Bergen  SE, O’Dushlaine  CT, Ripke  S,  et al.  Genome-wide association study in a Swedish population yields support for greater CNV and MHC involvement in schizophrenia compared with bipolar disorder. Mol Psychiatry. 2012;17(9):880-886.
PubMed   |  Link to Article
Bock  C, Tomazou  EM, Brinkman  AB,  et al.  Quantitative comparison of genome-wide DNA methylation mapping technologies. Nat Biotechnol. 2010;28(10):1106-1114.
PubMed   |  Link to Article
Bollen  KA. Structural Equations With Latent Variables. New York, NY: Wiley; 1989.
Gower  JC.  Some distance properties of latent root and vector methods used in multivariate analysis. Biometrika. 1966;53:325-338. doi:10.2307/2333639.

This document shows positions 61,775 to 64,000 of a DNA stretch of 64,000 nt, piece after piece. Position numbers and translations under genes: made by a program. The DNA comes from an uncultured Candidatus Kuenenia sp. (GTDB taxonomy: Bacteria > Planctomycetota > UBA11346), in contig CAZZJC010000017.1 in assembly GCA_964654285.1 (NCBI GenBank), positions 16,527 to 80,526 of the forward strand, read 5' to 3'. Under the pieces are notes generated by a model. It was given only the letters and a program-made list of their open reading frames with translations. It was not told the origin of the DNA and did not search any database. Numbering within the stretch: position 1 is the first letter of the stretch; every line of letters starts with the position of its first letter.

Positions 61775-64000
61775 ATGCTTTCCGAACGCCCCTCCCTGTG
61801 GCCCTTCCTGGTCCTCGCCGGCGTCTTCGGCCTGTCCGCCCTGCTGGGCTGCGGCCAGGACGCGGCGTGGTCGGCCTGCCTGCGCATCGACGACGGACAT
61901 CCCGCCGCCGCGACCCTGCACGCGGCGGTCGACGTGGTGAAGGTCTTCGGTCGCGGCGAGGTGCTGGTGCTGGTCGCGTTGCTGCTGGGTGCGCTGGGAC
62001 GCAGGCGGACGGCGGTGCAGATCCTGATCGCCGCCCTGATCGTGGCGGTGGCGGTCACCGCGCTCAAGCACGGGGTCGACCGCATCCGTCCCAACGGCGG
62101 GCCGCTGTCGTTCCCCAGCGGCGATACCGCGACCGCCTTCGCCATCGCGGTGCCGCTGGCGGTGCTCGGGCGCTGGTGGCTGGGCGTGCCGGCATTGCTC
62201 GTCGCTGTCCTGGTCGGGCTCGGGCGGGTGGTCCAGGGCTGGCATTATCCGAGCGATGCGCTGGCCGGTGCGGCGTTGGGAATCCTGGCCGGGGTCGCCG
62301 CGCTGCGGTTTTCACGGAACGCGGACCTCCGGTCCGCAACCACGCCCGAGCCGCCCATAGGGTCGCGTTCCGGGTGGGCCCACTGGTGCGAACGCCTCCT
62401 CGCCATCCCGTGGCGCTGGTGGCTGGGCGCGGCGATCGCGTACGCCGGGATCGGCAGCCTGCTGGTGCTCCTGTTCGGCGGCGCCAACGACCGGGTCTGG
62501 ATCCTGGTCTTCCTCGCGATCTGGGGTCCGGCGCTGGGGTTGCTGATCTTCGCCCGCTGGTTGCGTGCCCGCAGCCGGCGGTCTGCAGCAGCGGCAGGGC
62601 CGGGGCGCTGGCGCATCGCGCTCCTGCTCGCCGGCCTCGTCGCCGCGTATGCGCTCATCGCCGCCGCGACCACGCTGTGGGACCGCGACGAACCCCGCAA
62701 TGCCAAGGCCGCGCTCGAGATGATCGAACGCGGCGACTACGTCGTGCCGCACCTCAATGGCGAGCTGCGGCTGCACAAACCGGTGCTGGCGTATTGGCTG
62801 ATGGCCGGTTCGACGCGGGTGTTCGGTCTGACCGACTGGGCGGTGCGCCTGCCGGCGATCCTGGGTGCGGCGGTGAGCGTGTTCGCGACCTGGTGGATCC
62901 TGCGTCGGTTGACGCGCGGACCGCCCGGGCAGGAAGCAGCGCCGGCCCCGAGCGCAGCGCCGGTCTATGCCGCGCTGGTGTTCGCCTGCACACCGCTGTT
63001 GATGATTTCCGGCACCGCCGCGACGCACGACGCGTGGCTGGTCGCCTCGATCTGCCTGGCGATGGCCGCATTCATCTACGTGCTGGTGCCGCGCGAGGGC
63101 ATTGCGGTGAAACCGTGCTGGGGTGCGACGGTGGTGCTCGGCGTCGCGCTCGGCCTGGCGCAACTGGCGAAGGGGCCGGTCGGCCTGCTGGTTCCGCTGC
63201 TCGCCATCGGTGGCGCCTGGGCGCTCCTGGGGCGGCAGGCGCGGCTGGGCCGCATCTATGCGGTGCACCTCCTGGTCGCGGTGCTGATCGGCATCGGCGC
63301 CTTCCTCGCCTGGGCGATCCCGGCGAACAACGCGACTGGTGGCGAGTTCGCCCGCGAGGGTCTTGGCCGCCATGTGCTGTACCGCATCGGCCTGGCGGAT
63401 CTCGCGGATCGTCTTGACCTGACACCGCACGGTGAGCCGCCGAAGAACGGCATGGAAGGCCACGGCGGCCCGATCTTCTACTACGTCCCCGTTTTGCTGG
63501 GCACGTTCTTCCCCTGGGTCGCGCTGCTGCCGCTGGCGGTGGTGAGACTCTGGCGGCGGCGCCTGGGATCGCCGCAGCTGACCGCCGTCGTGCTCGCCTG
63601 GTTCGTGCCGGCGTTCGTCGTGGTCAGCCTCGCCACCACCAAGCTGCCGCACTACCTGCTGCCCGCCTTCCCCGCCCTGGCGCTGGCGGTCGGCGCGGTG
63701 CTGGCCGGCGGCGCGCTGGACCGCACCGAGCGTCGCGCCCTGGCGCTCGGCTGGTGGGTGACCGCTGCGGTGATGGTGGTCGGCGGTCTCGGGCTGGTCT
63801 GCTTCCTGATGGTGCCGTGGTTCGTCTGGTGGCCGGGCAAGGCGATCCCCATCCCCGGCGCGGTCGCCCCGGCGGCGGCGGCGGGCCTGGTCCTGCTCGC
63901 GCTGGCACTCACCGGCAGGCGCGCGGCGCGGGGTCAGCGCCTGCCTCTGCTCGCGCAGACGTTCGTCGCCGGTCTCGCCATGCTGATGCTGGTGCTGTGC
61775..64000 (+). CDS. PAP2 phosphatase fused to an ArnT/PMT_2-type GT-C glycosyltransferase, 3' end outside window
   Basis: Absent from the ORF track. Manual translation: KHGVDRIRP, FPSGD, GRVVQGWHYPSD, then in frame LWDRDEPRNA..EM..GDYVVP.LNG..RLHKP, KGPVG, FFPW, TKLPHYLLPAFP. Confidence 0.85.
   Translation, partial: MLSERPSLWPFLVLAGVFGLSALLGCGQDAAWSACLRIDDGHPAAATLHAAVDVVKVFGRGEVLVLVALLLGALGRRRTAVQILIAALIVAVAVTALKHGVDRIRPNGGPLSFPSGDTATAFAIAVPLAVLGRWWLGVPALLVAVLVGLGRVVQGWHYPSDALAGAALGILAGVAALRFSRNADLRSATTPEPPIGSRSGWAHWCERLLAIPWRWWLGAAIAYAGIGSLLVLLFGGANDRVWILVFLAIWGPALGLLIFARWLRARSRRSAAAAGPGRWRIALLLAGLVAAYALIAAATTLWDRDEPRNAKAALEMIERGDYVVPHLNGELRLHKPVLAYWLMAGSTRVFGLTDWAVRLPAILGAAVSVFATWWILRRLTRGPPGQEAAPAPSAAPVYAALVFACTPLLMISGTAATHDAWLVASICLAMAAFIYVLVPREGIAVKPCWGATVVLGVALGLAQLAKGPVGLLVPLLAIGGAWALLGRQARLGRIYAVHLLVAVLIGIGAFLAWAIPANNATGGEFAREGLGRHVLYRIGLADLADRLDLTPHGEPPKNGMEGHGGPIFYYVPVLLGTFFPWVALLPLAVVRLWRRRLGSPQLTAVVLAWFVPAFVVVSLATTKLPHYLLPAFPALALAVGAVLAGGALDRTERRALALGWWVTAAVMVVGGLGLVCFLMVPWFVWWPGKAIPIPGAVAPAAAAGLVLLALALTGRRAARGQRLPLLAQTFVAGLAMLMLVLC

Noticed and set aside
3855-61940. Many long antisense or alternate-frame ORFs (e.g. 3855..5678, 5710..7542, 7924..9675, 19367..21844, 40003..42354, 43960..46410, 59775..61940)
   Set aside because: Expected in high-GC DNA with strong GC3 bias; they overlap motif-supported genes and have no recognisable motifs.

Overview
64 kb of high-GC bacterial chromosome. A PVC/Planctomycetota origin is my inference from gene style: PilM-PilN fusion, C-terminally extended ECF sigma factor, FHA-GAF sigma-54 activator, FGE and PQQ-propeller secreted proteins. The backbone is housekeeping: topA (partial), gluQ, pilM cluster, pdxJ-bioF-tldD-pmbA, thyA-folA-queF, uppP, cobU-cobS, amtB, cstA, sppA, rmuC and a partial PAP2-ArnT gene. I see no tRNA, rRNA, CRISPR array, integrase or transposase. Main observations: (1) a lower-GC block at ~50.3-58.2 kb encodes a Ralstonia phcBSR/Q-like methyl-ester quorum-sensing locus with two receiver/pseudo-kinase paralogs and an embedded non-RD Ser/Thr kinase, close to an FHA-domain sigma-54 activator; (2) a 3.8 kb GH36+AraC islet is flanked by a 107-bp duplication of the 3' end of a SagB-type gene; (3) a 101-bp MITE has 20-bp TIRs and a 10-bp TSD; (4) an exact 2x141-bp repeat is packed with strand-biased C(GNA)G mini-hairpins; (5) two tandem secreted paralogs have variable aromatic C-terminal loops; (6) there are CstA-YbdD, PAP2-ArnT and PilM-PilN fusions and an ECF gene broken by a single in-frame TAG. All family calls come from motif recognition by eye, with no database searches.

Houseman  EA, Accomando  WP, Koestler  DC,  et al.  DNA methylation arrays as surrogate measures of cell mixture distribution. BMC Bioinformatics. 2012;13:86.
PubMed   |  Link to Article
Liu  Y, Aryee  MJ, Padyukov  L,  et al.  Epigenome-wide association data implicate DNA methylation as an intermediary of genetic risk in rheumatoid arthritis. Nat Biotechnol. 2013;31(2):142-147.
PubMed   |  Link to Article
Sun  YV, Turner  ST, Smith  JA,  et al.  Comparison of the DNA methylation profiles of human peripheral blood cells and transformed B-lymphocytes. Hum Genet. 2010;127(6):651-658.
PubMed   |  Link to Article
Kamburov  A, Pentchev  K, Galicka  H, Wierling  C, Lehrach  H, Herwig  R.  ConsensusPathDB: toward a more complete picture of cell biology. Nucleic Acids Res. 2011;39(Database issue):D712-D717.
PubMed   |  Link to Article